“I was interested in absinthe, and seeing an obscene amount of music. And that’s what came out,” she said, adding that music continues to be an obsession, and the primary influence on her art. About the collection of paintings in the Wheeler exhibition, which date from 2007 to 2009 and have never been shown, she adds, “These paintings just happened. I felt like I did them in a week. When I’m painting, I’ll spill ink on something and go from there. I’m not thinking, ‘I’m going to go and paint this.’ You have to just keep searching and looking and moving things around.”

• • • •

Kaplan is just as big on synchronistic, inexplicable happenings outside of the studio. A decade ago, she agreed to accompany a friend on a drive from Florida to Santa Fe. But after hitting Aspen, they decided they didn’t need to go any further. The last thing Kaplan wanted was another cold-weather environment, but it was summertime, Aspen was beautiful, and she happened into the Wheeler.

“I remember walking in and saying, ‘I want to show here,'” she said. “I didn’t go to the galleries. I loved theaters. I loved that place.”

She announced her desire to the Wheeler personnel and showed photos of her work. The Wheeler didn’t have a visual art program at the time, but they let her exhibit her work. “They said, OK, sure,” Kaplan said. “So I couldn’t leave. Aspen has a way of pulling me back in.”

In 2005, Kaplan had an exhibition scheduled for Aspen’s L’Hostaria restaurant. Three weeks before the show, her work was destroyed and she had to replace it in a hurry. What she came up with was the Oompah series, a collection of works that show technique, but little heart or originality.

“That’s painful,” Kaplan said, looking at the pieces on my computer. “They’re awful. They’re contrived; they’re stiff. They’re like a design, a commercial.”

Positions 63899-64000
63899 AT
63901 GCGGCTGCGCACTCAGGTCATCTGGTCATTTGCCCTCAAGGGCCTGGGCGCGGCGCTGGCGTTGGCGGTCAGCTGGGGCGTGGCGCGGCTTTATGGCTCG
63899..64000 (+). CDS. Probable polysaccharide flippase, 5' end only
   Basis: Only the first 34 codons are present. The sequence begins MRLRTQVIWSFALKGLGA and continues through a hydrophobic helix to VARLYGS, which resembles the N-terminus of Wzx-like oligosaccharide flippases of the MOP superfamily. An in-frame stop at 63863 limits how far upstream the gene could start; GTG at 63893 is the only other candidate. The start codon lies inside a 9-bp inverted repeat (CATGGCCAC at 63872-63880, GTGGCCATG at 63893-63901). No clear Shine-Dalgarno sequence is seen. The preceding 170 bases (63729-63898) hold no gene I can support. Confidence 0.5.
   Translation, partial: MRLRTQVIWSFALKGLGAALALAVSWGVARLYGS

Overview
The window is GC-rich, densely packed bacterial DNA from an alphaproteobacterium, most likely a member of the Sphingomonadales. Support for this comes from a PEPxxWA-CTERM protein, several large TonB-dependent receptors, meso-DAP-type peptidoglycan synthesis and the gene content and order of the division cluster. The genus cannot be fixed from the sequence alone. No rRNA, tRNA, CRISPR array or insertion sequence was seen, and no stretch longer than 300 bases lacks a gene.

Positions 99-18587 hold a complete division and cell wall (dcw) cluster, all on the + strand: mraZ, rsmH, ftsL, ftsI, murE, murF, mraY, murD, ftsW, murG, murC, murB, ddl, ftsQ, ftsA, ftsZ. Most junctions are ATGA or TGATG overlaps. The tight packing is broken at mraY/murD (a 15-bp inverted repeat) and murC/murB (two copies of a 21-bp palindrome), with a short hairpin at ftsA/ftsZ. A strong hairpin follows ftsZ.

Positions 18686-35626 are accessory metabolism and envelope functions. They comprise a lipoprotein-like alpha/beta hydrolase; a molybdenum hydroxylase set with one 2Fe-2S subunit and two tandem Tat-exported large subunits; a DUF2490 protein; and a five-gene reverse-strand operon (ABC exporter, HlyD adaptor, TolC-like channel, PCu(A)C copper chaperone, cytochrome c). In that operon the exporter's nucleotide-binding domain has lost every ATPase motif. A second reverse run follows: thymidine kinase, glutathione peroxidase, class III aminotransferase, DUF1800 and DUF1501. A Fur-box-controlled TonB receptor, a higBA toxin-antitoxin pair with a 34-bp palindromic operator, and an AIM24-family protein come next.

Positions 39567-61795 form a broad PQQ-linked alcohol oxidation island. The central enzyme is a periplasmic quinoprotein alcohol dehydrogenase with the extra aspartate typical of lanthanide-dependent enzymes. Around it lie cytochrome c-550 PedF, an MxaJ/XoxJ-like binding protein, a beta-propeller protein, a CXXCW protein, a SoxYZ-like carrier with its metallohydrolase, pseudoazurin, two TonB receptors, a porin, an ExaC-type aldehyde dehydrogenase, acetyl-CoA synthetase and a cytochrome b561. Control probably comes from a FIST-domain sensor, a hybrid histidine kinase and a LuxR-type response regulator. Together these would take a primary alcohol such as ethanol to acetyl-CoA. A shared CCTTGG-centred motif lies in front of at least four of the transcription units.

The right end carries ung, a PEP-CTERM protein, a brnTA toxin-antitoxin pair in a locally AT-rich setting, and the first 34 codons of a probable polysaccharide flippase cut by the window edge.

The pieces in Not a Social Network come from a different place. Kaplan says the frequent use of eyes in the paintings is traced back to the fact that, as a child, the only thing she was ever taught to draw were eyes. She finds they still serve a purpose.

“They’re me,” she said. “I’m just trying to observe and see. It’s a control thing.”

Another early influence – dance – is still in play for Kaplan. She danced from age 4 to 22. The sense of movement, balance – and above all, personality – that came out of dance, she believes, are found in the current works.

“This is connecting with true spirit. Essence, really,” she said. “They feel like a part of me. They are my flesh in paint.”

They are also the last works she has made. Over the last year and a half Kaplan has been rear-ended in her car and broke a toe, broke an arm snowboarding, contracted mono, and found herself living in Aspen with no place to paint.

“I was in a coma,” Kaplan said. “I’m just getting my pulse and brain back. I swear, I just came out of the womb.”

As the funk has lifted, Kaplan has started sketches for her next series. “I’m ready. I haven’t had that feeling in a long time,” she said. “If someone said, Here’s a place for you to paint, I’d move right in. And it’s already different – the lines, the palette. But wherever it wants to go, I don’t have a choice. It might not even be painting. I want to learn some new things.”

Kaplan got final confirmation that things were heading in the right direction when she went to the Wheeler again, last month, and asked about the possibility of a show – which would be her first since 2008.

“They said, ‘January’s booked … how’s February?'” she recalled. “I said, ‘Are you kidding?'”